I have been thinking/writing a lot recently about how photographs “age.” I do not mean physically, though that is an important question. I mean in terms of how we experience them as old or new. Recently, I blogged about my wife’s current project, photographing three or more generations of Indian women and turning those portraits into animated, multi-generational family portraits. Last week, I wrote about the importance of making actual, physical prints in order to preserve important memories. More recently, I was corresponding with a friend about his images, which were made decades ago. We were trying to figure out when an image changes from something contemporary (even if not recent) into a historical document. Since most photographs capture a moment in time, all this pondering makes some sense. On the other hand, it may just as likely be that I am extra sensitive to the passing of time, having just had a birthday.
One part of this came up in the context of an online discussion I was following on how to value the archive of a photographer after their death. (The question was being raised in the context of the tax deductibility of donating a photographer’s archive to a non-profit organization.) I am neither a lawyer nor an accountant (nor do I play one on TV,) but after all my reading, it seems safe to say that an archive of images, in and of itself, no matter how large, has little value as a donation, in the eyes of the IRS. There appear to be two major factors that make an archive more valuable in terms of a tax-deductible donation, in the eyes of the IRS. One is an established track record of licensing the images for publication/ stock. The other is the existence of vintage images with some track record of selling those images.
The first point, in term of stock sales, is easy to establish by looking at the business records of the stock agency or the photographer licensing the images in question. The second one, about vintage prints is a bit tougher and it got me thinking, exactly what is a vintage photograph? Most folks assume that vintage means a photograph that was made by a famous photographer from the 18th, 19th or early 20th century. In fact, the accepted definition of vintage is a photographic print that was made soon after the original capture of the photograph. In no great surprise, just how soon is subject to debate.
In my own archive, I have a lot of vintage prints from my earlier projects, which were done in black and white. Those are obviously vintage prints, because I made them myself, from the original negative, shortly after the negative was made (without using any intermediate mass production printing process.) Back when I was doing black and white printing, I would often make ten (or more) fiber-based prints from the same negative at one time. I realized that once I had gone through the trouble of figuring out exactly how to dodge and burn for a given negative to get a perfect print, I might as well do that over and over in one session. That way, I might spend a whole day on just one negative. When I was through, I ended up with ten (or more) fiber-based 8 x 10s, ten (or more) fiber-based 11 x 14s and twenty (or more,) RC based 8 x 10s. The RC prints were used for promotional purposes.
When I started shooting slides, I shifted to sending out duplicate slides for promotional purposes. Today, with digital imaging, I send out files. So, the vintage portion of my archive stops rather abruptly when I stopped making physical prints in large numbers. I still occasionally make color prints from my color slides or digital files, but nothing like I used to.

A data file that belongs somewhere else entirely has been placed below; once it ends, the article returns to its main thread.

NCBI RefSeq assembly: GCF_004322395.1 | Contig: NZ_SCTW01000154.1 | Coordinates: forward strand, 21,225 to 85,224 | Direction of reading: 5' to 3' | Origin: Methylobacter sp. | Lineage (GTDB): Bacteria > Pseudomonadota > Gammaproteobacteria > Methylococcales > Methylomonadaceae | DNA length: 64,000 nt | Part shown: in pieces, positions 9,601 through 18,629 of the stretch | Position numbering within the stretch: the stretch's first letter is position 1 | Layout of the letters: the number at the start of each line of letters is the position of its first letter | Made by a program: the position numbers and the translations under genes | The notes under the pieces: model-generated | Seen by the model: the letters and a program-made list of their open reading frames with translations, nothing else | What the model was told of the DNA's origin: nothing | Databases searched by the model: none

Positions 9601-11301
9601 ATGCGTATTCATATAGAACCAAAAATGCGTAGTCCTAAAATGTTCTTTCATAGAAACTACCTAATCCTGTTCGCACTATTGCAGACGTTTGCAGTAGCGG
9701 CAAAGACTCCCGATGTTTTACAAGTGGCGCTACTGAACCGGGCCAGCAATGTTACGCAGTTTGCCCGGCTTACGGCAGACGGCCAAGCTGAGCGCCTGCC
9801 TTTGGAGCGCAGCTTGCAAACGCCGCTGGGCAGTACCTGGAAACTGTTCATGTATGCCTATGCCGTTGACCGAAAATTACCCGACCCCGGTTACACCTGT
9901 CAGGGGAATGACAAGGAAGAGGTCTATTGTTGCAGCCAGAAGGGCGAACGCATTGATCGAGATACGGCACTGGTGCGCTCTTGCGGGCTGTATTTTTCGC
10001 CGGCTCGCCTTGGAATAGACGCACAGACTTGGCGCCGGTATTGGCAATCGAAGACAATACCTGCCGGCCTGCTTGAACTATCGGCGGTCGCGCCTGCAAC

As for the broader question of when does an image change from a contemporary into a historical document, one of the emails about that question, which came from Michael Colby, went like this:
The passing of time gives captured moments a life of their own. I look at photos that I’ve taken in the last 7 years, since I started shooting again with my first digital SLR and they don’t have that sense of captured time for me because they are still contemporary or current for me. The photos scanned from 35 year old slides give me the feeling of a time “beyond” me, captured forever on film. I have that same feeling viewing photos like the iconic Dorothea Lange photo, “migrant mother” at a Dorothea Lange retrospective.
So, how old is old? Images of my daughter today are contemporary but ones that are a few years older, they feel historical.
I know that my own black and white work all “feels” historical to me. I have long believed that black and white tends to add an unconscious time (and abstracting) element to the viewer’s experience of any black and white photograph.
Similarly, images of my daughter, before she was ten, similarly “feel” historical, but the ones after she turned eleven or twelve, do not. Is that because she is now looking at colleges and I am feeling “old” or is it something else? My work from China, made in 1986, feels historical, both because of the time that has passed and the changes that have taken place in China since I was there. My oldest work from India feels similarly historical but not my recent work. The weird thing is that some situations I have photographed recently in India “feel” much older than the actual images.
It would be a great social science research project to formally analyze how individuals, groups and cultures determine when an image changes from a contemporary into a historical document. I cannot do that myself, but I would love to hear from readers on how they make that determination, consciously or unconsciously. Is it simply a given number of years? Is it based on changes in or the demise of the subject in the images? Or, is this determined by some other factor? I await your thoughts!